5 Magical Sounds that Capture the Coast

As a kid I spent a lot of time on the beaches of south Devon. Dawlish Warren was a particular favourite with its sand dunes, the amazing Exe estuary and the walk to Dawlish where the footpath was pinned between the sea and the railway. Our earliest memory of days at the seaside set in stone an affinity with the coast that can last a lifetime. 

Sound naturally plays an important part in that relationship. I can remember the little windmills whizzing round on a windy day, the intense noise of the birds on the estuary or the trains speeding along this beautiful stretch of coastline.

The sounds that we hear and remember shape the memories that we have of days at the seaside. This summer a major new project called sounds of our shores wants to capture those sounds and create a unique sound map, which will be added to the British Library Sound Archive.  Musician and producer, Martyn Ware, better known as a member of Human League and Heaven 17, will then use them to create a new piece of music to be released in February 2016.

100s of sounds have already been uploaded and – if you haven’t yet escaped work this summer – here are some of my favourite to magically transport you away from the doldrums of your desk. Please note sound files need flash to work and therefore may not load on some smartphones:

1. Boscombe Chimes

This recording takes a simple idea on the coast at Bournemouth and captures how music has shaped our love affair with the coast and that slightly cheeky kiss-me-quick daytrip to the seaside.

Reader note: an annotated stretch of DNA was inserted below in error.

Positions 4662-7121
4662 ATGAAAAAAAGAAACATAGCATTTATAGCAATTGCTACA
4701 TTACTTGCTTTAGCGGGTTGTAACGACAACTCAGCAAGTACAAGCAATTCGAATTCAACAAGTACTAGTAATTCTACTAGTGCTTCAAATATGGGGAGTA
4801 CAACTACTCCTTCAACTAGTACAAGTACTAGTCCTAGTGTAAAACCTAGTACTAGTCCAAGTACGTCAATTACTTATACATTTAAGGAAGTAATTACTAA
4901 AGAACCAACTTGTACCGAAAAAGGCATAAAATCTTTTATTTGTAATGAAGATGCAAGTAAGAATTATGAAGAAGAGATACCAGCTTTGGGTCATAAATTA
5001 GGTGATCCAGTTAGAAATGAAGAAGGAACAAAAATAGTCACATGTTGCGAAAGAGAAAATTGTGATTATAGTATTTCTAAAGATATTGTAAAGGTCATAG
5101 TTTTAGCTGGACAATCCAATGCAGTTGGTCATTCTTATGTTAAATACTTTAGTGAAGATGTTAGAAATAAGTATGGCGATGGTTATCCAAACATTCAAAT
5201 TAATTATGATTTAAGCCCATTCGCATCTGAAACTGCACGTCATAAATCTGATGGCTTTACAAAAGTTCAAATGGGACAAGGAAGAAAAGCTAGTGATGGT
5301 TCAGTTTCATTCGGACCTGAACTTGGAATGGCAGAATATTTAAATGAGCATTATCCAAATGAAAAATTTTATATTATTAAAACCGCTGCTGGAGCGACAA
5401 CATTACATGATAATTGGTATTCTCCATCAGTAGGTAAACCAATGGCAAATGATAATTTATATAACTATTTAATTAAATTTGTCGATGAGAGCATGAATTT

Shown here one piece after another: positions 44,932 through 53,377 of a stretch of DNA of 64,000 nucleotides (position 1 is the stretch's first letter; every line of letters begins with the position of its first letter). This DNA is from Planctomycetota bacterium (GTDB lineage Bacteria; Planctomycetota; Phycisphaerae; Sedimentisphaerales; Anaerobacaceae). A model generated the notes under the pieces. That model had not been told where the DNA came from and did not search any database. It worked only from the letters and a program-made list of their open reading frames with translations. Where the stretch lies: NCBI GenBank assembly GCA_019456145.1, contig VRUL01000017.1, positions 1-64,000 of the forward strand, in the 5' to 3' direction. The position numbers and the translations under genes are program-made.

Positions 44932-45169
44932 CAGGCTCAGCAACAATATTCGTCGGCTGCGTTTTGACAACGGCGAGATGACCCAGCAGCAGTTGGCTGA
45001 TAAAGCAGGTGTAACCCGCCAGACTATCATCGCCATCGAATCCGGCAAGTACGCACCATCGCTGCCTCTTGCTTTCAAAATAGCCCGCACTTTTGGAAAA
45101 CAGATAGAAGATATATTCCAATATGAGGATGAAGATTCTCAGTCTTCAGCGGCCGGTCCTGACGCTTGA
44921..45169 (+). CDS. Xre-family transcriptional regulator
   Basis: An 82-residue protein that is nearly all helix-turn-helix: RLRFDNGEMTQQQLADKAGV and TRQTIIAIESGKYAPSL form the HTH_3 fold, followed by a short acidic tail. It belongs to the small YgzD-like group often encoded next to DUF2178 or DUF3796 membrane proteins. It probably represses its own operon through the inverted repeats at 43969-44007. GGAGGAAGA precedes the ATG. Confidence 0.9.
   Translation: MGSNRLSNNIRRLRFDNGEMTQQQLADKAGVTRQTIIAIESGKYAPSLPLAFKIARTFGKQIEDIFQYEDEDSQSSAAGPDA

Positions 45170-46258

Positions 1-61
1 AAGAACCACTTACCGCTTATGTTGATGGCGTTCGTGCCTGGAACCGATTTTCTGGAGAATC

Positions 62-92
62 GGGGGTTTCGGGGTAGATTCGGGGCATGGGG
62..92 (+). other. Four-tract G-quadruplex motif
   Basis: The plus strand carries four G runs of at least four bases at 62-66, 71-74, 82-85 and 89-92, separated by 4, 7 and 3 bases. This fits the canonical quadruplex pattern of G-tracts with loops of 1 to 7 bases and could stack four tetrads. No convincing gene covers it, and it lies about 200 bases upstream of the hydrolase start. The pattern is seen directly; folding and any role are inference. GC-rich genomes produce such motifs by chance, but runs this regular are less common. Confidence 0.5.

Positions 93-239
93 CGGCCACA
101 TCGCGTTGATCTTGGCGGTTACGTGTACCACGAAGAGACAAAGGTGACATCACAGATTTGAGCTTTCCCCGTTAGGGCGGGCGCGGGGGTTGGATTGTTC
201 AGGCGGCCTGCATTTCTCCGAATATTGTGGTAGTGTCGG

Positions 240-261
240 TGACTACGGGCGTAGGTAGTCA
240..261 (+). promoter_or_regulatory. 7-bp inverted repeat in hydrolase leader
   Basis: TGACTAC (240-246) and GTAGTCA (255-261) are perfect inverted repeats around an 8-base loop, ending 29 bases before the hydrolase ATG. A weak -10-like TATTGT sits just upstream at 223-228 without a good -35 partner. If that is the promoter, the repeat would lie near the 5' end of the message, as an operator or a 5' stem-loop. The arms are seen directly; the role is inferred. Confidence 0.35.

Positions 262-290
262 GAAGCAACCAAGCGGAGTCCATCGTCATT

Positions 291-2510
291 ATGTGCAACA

2. Sea Snail

This is an intimate sonic window on a micro world. It’s a journey into the feeding habitats of a sea snail in its watery rock pool environment.

3. Tide and Time Bell

Bells are so evocative and this tidal bell on the north Devon coast is no exception. The chiming in sync with the waves is magical and listening helps to relax you.

4. Dredging Oysters

This recording is all about our food based relationship with the coast and that sense of a busy working shoreline.  Eating oysters creates a really rich sensory connection with the sea.

5. Curlews

There is something haunting and so distinct about this sound. Our coast is filled with the sound of nature and this recording is sonically so rich.

The English coastline is a busy place. It is still a place of work with the huge container terminals and busy ports. It’s a place of play and relaxation. And it’s a place of wild beauty where we go to get our fix of the natural world. The sounds of our shores project explores the coastline through a series of sonic postcards that will be there for future generations to enjoy.

Mike Collins is from the National Trust


The sounds of our shores project is about capturing a a sonic snapshot of how we see the coast and connect with it. This collaboration between the National Trust, British Library and National Trust for Scotland wants people to record sounds from the whole coastline. It could be the regal seaside elegance of Scarborough or the windswept Cornish cliffs in Poldark country.

  • You can upload your recordings of the coast via sounds of our shores on audioboom and share sounds using the hashtag #shoresounds. Sounds need to be recorded and uploaded by 21 September.

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